"Where in a divorce, alimony in money is decreed, which is adjudged to be a lien upon all the real estate owned by the defendant in the state, the homestead of the defendant, owned at the time such judgment is rendered, may be legally levied upon and sold for the payment of the said alimony." (Emphasis ours)

We agree with that decision that a homestead owned at the time of the divorce judgment was subject to the court's jurisdiction. However, we think the case is distinguishable from the case at bar because here we have an after-acquired [572 P.2d 972] homestead purchased by the husband and second wife.

¶11 Appellant further relies on cases from other jurisdictions, including Davis v. Davis, 246 Iowa 262, 67 N.W.2d 566 (1954), in which the Iowa Supreme Court allowed a lien for alimony upon a subsequently acquired homestead where the decree provided it was a lien upon real estate "now or hereafter owned" by the husband. This case is also distinguishable since the decree herein does not indicate the Trial Court made Appellant's lien a prospective one.

¶12 While there appear to be several decisions from other jurisdictions to support Appellant's position, such as Gardner v. Gardner, 95 Ariz. 202, 388 P.2d 417 (1964), which rested on public policy grounds, and Horan v. Horan, 259 Ala. 117, 65 So. 2d 486 (1953), see 54 A.L.R.2d 1428, citing cases both ways, we think the weight of reason supports the rule which sustains the exemption of the homestead of the second marriage from the first wife's alimony judgment lien on the husband's real estate.

¶13 We find persuasive the reasoning in Yager v. Yager, 7 Cal. 2d 213, 60 P.2d 422 (1936), in which the California Supreme Court concluded that absent an express provision therefor in the statutes, the homestead of a husband and his second wife declared on their community property was not subject to execution sale upon a judgment for alimony or support of a former wife and child. The Court said therein:

"The second wife is entitled to protection in the homestead of herself and her husband declared on their community property, and she cannot be turned out on an execution for unpaid alimony due the husband's first wife for support of herself and a minor child. There may be children of a second marriage, in which event the homestead of the second marriage provides an abode for such children. The homestead is not only for the benefit of the judgment debtor, but to protect each and every member of his family. (case cited) * * * The homestead law gives the same right to the spouse of the second marriage that it gives to all others contracting marriage. * * *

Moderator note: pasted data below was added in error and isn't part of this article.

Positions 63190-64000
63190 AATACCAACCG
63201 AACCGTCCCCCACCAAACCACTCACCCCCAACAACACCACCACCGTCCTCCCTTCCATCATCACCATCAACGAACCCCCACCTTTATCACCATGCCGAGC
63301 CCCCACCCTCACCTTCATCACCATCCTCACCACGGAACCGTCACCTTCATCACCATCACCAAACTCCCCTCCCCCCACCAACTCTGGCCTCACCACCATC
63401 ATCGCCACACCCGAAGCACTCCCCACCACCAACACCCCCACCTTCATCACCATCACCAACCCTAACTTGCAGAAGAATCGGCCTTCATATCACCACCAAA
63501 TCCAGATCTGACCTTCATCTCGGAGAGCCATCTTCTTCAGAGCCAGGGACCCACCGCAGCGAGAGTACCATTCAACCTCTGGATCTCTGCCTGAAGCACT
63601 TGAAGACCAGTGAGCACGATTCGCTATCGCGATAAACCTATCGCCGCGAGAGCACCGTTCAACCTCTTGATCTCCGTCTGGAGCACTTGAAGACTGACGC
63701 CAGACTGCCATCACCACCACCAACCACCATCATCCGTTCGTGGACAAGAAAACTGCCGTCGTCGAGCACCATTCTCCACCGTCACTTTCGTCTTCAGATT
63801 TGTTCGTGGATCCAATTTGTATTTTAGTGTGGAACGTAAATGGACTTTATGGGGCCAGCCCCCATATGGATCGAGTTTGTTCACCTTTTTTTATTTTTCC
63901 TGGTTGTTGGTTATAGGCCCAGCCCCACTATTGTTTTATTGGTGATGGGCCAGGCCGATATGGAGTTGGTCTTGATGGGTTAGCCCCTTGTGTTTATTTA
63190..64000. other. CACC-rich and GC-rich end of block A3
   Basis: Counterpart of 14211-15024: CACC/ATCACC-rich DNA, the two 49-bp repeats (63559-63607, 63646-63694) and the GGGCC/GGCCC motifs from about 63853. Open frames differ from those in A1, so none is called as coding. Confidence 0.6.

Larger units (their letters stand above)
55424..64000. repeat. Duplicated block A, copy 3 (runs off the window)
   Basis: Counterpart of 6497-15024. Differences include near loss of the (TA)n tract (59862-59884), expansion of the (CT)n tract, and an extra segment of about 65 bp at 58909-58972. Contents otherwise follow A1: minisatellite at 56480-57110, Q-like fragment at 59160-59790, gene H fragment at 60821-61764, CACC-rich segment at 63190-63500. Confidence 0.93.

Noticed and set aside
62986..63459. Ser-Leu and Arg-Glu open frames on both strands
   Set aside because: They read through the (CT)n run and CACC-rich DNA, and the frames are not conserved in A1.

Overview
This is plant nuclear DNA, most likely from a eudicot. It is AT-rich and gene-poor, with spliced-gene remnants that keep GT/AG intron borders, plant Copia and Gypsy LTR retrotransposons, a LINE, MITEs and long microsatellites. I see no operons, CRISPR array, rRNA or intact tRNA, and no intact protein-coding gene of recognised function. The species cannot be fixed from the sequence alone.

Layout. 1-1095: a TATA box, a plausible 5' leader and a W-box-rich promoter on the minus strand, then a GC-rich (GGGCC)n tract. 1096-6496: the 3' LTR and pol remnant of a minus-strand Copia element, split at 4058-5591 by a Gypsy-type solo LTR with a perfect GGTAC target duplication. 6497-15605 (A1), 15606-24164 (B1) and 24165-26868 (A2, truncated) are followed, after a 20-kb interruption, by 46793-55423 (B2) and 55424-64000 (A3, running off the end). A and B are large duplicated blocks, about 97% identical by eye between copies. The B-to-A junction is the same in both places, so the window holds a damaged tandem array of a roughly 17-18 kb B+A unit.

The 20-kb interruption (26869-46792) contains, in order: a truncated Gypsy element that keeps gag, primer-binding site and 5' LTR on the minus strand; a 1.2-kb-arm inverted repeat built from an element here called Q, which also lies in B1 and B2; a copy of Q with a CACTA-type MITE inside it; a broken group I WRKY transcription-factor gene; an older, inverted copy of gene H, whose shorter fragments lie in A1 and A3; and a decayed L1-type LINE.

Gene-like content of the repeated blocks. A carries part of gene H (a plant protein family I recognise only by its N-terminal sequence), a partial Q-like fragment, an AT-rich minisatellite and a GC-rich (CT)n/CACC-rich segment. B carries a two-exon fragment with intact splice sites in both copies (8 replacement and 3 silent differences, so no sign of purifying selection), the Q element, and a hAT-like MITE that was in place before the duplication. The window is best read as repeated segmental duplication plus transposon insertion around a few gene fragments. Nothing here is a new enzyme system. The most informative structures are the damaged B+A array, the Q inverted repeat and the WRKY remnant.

"We are mindful that a husband's obligation to contribute to the support of his first wife and their child in accordance with the terms of the divorce decree is a solemn one, and that failure to perform this duty constitutes contempt and is a criminal offense. The law has provided special remedies to enforce this obligation. The dictates of good conscience do not require that, in addition, we interpolate into section 1241, Civil Code, a further exception that the homestead declared on community property of the second marriage should be subject to seizure for alimony due the first wife. * *"

¶14 Although we recognize this California case speaks of community property and that Oklahoma is not a community property State, we think the effect would be the same in view of the fact that the homestead was joint tenancy.

¶15 Judgment affirmed.


¶17 HODGES, C.J., and SIMMS, J., concur in result.

¶18 LAVENDER, V.C.J., and DOOLIN, J., dissent.